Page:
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Yields on government debt end flat

Yields on government debt end flat

YIELDS on government securities (GS) moved sideways last week on faster-than-expected August inflation data and after the government deferred its implementation of targeted lockdowns.

GS yields in the secondary market inched down by 0.54 basis point (bp) on average week on week, based on the PHP Bloomberg Valuation (BVAL) Service Reference Rates as of Sept. 10 as published on the Philippine Dealing System’s website.

Yields on Treasury bills (T-bill) ended mixed last Friday. The rates of the 91- and 182-day papers fell by 0.26 bp and 0.99 bp to fetch 1.1453% and 1.4088%, respectively. On the other hand, the yield on the 364-day T-bill inched up by 0.72 bp to 1.6394%.

Meanwhile, the belly of the curve edged lower as yields on the two-, three-, four-, five-, and seven-year Treasury bonds (T-bonds) fell by 2.14 bps (to 1.9527%), 2.16 bps (2.2656%), 2.43 bps (2.5816%), 2.54 bps (2.9233%) and 1.25 bps (3.581%), respectively.

Rates on the high end of the curve inched higher. The 10-year debt saw its yield rise by 0.47 bp to 4.1354%, while the 20-year paper climbed 1.96 bps to 4.9889%. The 25-year T-bond also added 2.68 bps to yield 4.9868%.

Security Bank Corp. Chief Investment Officer for Trust and Asset Management Group Noel S. Reyes said last week’s average yield movement was “small” as changes in rates were minimal due to data showing faster-than-expected inflation in August and as the government delayed its plan to implement granular lockdowns instead of region-wide quarantine measures to gradually reopen the economy.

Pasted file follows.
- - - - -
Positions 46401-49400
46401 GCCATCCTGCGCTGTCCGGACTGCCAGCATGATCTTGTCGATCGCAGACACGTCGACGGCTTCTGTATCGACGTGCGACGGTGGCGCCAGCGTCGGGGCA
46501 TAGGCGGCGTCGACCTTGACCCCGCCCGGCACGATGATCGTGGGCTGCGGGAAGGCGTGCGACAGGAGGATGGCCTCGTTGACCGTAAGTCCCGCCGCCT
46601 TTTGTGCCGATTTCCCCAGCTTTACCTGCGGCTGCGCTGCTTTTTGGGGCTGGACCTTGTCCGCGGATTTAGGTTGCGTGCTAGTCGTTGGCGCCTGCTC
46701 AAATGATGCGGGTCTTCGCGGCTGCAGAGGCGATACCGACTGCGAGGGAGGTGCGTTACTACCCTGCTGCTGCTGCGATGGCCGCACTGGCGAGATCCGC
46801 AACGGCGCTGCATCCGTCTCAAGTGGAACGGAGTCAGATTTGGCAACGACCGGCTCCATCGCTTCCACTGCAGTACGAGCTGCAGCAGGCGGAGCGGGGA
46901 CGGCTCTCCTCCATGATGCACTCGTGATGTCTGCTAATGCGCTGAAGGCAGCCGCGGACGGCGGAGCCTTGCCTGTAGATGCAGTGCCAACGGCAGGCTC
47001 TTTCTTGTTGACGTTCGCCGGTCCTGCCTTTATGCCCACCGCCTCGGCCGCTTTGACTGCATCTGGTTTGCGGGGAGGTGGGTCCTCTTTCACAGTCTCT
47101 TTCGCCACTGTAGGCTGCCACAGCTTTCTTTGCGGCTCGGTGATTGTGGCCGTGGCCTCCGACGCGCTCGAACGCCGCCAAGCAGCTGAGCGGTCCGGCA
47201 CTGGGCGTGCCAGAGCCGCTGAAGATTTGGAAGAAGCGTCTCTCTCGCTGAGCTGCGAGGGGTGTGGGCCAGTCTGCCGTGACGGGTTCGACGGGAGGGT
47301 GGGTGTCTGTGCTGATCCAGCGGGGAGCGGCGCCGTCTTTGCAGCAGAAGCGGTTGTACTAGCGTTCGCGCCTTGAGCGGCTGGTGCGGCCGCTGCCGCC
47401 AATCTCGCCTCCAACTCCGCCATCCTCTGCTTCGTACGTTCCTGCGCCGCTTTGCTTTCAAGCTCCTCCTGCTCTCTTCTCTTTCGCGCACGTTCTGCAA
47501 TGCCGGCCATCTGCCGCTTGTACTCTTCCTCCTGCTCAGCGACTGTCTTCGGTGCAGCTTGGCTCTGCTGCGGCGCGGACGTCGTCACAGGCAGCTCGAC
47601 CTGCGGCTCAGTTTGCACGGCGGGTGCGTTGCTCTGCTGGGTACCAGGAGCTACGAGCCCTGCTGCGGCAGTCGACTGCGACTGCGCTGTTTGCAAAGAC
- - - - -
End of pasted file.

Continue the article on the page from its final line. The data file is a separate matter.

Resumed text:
A bond trader said last week’s yields ended firmer than the previous week even as the August inflation print was at higher end of the expected range.

“Market seemed to focus more on BSP’s (Bangko Sentral ng Pilipinas) post CPI (consumer price index) statements, where they mentioned that the policy stance will remain as long as economy remains fragile,” the bond trader said in a Viber message.

Rising food and utilities prices pushed August inflation to 4.9%, the fastest pace seen in more than two years. This was higher than the BusinessWorld median estimate of 4.4% and was at the upper end of the central bank’s 4.1-4.9% estimate for the month.

Inflation averaged at 4.4% in the first eight months, beyond the BSP’s 2-4% target band and 4.1% forecast for this year.

The central bank last week said it will maintain its accommodative monetary stance “for as long as necessary” to support the economy as long as inflation stays within expectations.

Meanwhile, government officials on Sept. 7 said National Capital Region (NCR) will remain under modified enhanced community quarantine until Sept. 15, backtracking from an earlier decision to put NCR under general community quarantine to be accompanied by an alert level system.

For this week, the bond trader sees local yields moving sideways with a downward bias, especially for tenors of seven years and below, “while market will likely be cautious ahead of the 10-year auction.”

The Bureau of the Treasury will offer P35 billion in reissued 10-year papers with remaining life of nine years and 10 months on Tuesday.

Meanwhile, Mr. Reyes said yields will be range-bound this week as liquidity and movement could remain the same due to the lack of catalysts. — A.O.A. Tirona

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